Judith Guest's style in Ordinary People includes several elements including:
Point of View
One of the concerns in Ordinary People is how the characters perceive their situations, and so point of view is an important part of Guest's writing technique. The point of view shifts between Conrad Jarrett and his father, Calvin, and thus the reader gets two different perspectives on the events in the story. This is most apparent with regard to their impressions of Beth. Both see her as distant, but Cal romanticizes this quality in her, while Con feels anger at her apparent lack of love for him. Con's perceptions of his mother are influenced by his sense that she loved his brother more than she loved him. This sense of being slighted as a child was caused, perhaps, by his identity as the younger, less carefree, more serious and needy child. Cal's romanticization of Beth is influenced by his isolation from his mother as a child; Beth is distant as well, but she is present in a way that Cal's mother was not. As a result, Cal feels grateful to Beth for staying With him As each man gains perspective on the outside world, they both realize that Beth is more fragile than they had thought, but the reader's impressions of her, and of all the characters and events in the story, continues to be filtered through the points of view of Con and Cal. Their childhood experiences affect the way that they see others and their motivations, and their subjective perceptions often prevent them from seeing events from a more objective standpoint
The narrative technique used by Guest to present the points of view of Conrad and Calvin is that of a third-person narrator, who is omniscient only with regard to Cal and Con Because the narrative focus shifts back and forth between Cal and Con, the narrator can only relate the thoughts of one of them at a time. Thus, during the family fight at Christmas, the reader's perceptions are filtered through Cal's subjectivity; the reader has access to Con's thoughts only through his dialogue and Cal's sense of what is going on The narrator does not intrude or editorialize in the narrative, but rather functions as an implied narrator, presenting events as Cal and Con see them in a third-person, rather than a first-person ("I"), format.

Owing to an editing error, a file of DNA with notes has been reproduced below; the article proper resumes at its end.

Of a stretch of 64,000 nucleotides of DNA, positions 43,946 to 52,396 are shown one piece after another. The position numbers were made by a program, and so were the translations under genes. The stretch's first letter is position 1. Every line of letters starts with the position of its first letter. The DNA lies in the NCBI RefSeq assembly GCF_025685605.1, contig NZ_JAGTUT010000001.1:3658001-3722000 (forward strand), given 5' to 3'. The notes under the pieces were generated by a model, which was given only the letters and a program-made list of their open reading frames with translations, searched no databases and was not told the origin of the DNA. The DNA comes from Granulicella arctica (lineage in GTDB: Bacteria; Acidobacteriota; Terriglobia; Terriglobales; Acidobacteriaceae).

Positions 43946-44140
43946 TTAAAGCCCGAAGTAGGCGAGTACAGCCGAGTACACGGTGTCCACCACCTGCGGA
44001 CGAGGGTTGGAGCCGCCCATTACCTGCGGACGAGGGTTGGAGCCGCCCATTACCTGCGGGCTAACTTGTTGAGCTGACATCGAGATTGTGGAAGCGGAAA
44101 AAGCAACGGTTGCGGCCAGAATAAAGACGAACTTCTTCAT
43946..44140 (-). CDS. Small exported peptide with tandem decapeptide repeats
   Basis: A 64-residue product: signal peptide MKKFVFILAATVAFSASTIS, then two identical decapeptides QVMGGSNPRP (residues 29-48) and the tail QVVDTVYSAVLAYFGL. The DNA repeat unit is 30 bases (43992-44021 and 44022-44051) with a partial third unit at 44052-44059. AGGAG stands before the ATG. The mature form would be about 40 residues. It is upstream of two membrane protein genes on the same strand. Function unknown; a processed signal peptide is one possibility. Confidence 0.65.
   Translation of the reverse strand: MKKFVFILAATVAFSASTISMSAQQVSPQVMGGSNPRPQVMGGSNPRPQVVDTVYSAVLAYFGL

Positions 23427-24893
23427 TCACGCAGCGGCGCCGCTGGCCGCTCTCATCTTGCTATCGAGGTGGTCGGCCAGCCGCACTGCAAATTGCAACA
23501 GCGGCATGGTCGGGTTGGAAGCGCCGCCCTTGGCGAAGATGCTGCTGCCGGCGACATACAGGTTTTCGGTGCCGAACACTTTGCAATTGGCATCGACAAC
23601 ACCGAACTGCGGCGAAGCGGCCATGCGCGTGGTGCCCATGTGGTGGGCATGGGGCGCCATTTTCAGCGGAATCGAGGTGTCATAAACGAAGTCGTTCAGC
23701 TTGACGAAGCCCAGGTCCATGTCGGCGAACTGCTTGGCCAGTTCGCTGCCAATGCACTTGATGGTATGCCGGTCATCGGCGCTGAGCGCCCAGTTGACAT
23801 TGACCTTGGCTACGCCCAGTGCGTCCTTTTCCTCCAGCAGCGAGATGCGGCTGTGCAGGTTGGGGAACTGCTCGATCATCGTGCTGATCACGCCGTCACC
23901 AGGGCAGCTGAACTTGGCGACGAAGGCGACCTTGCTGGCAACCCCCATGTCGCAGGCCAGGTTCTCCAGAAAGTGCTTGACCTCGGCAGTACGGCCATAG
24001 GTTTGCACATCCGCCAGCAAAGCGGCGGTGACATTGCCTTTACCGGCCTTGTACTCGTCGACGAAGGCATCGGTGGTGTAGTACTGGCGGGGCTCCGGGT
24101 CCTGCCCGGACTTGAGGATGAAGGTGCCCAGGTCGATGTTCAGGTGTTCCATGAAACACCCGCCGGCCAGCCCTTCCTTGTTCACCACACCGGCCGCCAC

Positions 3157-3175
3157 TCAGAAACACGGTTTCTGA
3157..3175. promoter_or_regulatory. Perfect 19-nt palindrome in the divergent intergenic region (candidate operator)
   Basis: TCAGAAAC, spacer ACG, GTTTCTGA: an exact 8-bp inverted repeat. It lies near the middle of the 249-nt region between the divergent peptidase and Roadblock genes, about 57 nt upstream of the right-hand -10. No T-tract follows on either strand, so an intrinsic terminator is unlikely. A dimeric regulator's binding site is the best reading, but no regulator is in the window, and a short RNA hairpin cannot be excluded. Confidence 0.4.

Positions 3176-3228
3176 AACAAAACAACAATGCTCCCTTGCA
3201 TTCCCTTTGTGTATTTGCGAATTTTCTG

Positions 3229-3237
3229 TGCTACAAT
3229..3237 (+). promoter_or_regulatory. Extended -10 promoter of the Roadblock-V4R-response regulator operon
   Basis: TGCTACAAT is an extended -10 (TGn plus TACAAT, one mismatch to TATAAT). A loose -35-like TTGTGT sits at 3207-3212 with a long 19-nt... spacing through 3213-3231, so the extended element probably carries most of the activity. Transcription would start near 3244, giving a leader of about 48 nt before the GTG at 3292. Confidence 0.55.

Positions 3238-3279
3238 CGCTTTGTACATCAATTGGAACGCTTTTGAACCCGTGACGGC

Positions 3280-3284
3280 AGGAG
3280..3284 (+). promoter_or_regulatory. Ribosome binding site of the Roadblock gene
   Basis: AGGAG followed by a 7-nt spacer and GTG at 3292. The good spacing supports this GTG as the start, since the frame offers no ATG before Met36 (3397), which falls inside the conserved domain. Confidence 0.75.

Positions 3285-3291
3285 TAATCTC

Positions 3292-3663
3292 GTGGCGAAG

The overall structure of Ordinary People consists of thirty-one chapters and an epilogue. With two exceptions, the chapters alternate between the points of view of Calvin and Conrad. The story begins in the fall and extends into the spring, with an epilogue that takes place in the summer, closing the story thematically almost a year after It has begun. The story begins in medias res (that is, in mid-action), as Buck's death and Conrad's suicide attempt have already taken place when the story begins.
Though the obviously tragic events of Ordinary People, Buck's death and Con's suicide, have already taken place when the story begins, the real tragedy of the novel lies in the inability of the characters to cope with these uncontrollable events. As Cal reflects on Beth's character, he wonders if she possesses a tragic imperfection, a personality flaw with which she was born. He speculates that she might somehow lack the capacity to forgive. Beth's congenital inability to forgive prevents her from understanding her son, thus causing problems between herself and her husband.
Conflict is ever-present in Ordinary People.
Because of the differing perspectives of the characters, they remain in conflict throughout the story. The conflict between Con and Beth mostly remains under the surface, only exploding at Christmas, though it has long been evident in their strained and distant relationship with each other. Cal internalizes the conflict between Con and Beth, becoming inwardly conflicted, which in turn leads to his increasing clashes with Beth. Their fights grow in intensity during the course of the novel, as Beth accuses Cal of coddling Con and becoming depressed, while Cal feels that she is cold and unforgiving towards Con. It is only in the Epilogue that Con begins to feel that love can close the rift between himself and his mother, but the different needs and viewpoints of the characters have already changed the family, perhaps forever